It may seem almost too obvious to mention, but how we deal with giant salvinia will determine our chances of success. And the devil is in the details.
As the only lake in Texas not built by humans, Caddo is unique in that no governmental entity is in charge of taking care of the lake, according to Ken Shaw, chairman of the Cypress Valley Navigation District, which is charged by the Texas Legislature with the responsibility of maintaining the boat roads and channel markers on the lake.
"A number of organizations have been working to try to establish a plan of attack on giant salvinia," Shaw said. "It was decided the navigation district was the most logical choice to lead the effort."
The navigation district got funds from a number of sources, including the Texas legislature, for spraying the giant salvinia with approved herbicides, coordinated with TPWD aquatic vegetation control specialists and refurbished a spray boat from TPWD to use itself. Locals even built a two-mile barrier across the lake to prevent giant salvinia from blowing in from the Louisiana side, but the effort was not successful.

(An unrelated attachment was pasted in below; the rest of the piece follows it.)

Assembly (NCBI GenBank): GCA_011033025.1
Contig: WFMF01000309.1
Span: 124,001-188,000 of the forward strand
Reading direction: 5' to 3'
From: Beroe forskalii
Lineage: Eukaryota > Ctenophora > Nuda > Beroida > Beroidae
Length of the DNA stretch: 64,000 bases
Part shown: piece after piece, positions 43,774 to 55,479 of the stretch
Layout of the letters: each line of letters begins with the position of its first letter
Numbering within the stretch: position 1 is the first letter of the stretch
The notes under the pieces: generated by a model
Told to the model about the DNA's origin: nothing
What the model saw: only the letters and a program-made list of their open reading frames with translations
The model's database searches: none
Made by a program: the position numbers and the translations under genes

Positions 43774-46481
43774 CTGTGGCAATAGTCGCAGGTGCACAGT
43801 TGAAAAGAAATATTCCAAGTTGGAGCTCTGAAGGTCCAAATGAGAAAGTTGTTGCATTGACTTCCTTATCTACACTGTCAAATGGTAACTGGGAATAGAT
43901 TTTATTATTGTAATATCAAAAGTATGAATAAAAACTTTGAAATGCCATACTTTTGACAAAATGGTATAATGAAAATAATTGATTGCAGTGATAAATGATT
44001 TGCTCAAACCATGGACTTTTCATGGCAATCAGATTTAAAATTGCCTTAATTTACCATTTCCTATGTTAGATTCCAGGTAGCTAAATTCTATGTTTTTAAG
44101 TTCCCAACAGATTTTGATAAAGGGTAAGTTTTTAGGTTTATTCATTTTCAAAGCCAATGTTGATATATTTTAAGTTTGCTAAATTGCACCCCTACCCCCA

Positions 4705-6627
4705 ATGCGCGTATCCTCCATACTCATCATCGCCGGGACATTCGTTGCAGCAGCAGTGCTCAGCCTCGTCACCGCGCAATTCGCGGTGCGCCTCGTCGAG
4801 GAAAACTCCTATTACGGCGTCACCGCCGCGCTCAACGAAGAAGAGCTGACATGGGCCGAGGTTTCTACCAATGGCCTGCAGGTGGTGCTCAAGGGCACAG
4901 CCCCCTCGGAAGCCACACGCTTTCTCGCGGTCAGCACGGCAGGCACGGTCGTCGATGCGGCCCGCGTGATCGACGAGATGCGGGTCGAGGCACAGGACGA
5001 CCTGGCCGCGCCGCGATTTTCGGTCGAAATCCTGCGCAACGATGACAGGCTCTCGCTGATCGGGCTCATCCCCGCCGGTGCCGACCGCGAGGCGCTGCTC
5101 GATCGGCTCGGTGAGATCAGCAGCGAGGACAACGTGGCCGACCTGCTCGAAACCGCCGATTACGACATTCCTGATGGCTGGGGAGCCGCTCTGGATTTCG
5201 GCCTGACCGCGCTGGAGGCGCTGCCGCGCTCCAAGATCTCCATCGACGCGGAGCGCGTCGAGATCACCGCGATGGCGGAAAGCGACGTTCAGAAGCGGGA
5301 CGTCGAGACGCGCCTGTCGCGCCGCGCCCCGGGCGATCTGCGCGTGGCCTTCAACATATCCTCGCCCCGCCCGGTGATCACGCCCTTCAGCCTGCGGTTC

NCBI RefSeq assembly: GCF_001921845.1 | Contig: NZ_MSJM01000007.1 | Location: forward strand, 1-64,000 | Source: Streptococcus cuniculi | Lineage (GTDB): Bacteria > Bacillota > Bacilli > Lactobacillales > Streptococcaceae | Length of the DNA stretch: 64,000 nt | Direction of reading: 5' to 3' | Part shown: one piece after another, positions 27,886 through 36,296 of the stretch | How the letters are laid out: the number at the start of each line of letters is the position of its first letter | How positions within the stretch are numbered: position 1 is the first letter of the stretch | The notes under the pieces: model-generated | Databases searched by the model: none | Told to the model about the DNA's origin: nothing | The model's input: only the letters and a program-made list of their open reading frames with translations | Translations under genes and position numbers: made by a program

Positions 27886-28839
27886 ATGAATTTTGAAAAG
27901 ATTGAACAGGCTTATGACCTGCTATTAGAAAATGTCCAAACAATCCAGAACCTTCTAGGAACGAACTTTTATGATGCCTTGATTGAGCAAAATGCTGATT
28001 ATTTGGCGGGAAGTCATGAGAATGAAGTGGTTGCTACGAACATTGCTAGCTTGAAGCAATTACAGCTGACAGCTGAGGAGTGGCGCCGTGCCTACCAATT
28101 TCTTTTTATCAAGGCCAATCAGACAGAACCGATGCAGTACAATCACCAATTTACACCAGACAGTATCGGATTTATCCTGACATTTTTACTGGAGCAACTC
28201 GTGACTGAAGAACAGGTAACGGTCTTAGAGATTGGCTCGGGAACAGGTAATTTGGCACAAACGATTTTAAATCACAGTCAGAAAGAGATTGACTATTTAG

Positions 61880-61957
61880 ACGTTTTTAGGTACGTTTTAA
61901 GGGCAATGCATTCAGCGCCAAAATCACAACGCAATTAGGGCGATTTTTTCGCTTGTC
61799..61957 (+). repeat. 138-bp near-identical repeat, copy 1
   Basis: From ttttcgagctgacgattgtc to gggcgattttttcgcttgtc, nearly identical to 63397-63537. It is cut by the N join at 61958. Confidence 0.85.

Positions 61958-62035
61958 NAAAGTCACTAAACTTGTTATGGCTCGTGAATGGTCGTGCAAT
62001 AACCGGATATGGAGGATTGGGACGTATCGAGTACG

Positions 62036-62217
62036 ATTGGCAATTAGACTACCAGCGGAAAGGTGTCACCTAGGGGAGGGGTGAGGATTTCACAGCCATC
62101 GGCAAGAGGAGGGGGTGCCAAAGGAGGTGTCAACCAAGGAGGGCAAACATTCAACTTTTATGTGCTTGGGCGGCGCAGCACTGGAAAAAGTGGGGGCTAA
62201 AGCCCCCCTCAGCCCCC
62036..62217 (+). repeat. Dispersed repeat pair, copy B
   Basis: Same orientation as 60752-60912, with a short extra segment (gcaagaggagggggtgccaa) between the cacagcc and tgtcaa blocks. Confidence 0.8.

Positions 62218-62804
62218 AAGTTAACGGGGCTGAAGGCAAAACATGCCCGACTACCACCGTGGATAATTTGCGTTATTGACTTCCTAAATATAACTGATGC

The absence of a controlling authority with responsibility for the lake has a profound implication: "If anything happens on Caddo, the local community has to get involved," Shaw explained. "Nothing can survive if giant salvinia takes a lake. Besides hunting and fishing, canoeing and camping, we have a lot of bed-and-breakfasts, motels and restaurants that depend on the natural beauty of this lake. If we want something done, we have to do it ourselves. There is no river authority to do it."
The most likely source of the giant salvinia infesting Sam Rayburn Reservoir is Toledo Bend Reservoir, its neighbor to the east. Plants hitched rides on boat trailers traveling between the lakes.
"Since September 2008 we have had four separate introductions of giant salvinia on Sam Rayburn, and each one was found early and cleaned up and all plants removed," said Howard Elder, aquatic vegetation control specialist for TPWD. "It is important to note that in each of those cases, the introduction occurred within a few feet of a large warning sign placed by the USACOE and TPWD."
Those signs urge boaters to inspect and clean their boats of any plant material before leaving boat ramps, show pictures of giant salvinia and advertise the fact that transporting the plant is a class C misdemeanor punishable by a fine of up to $500 per plant.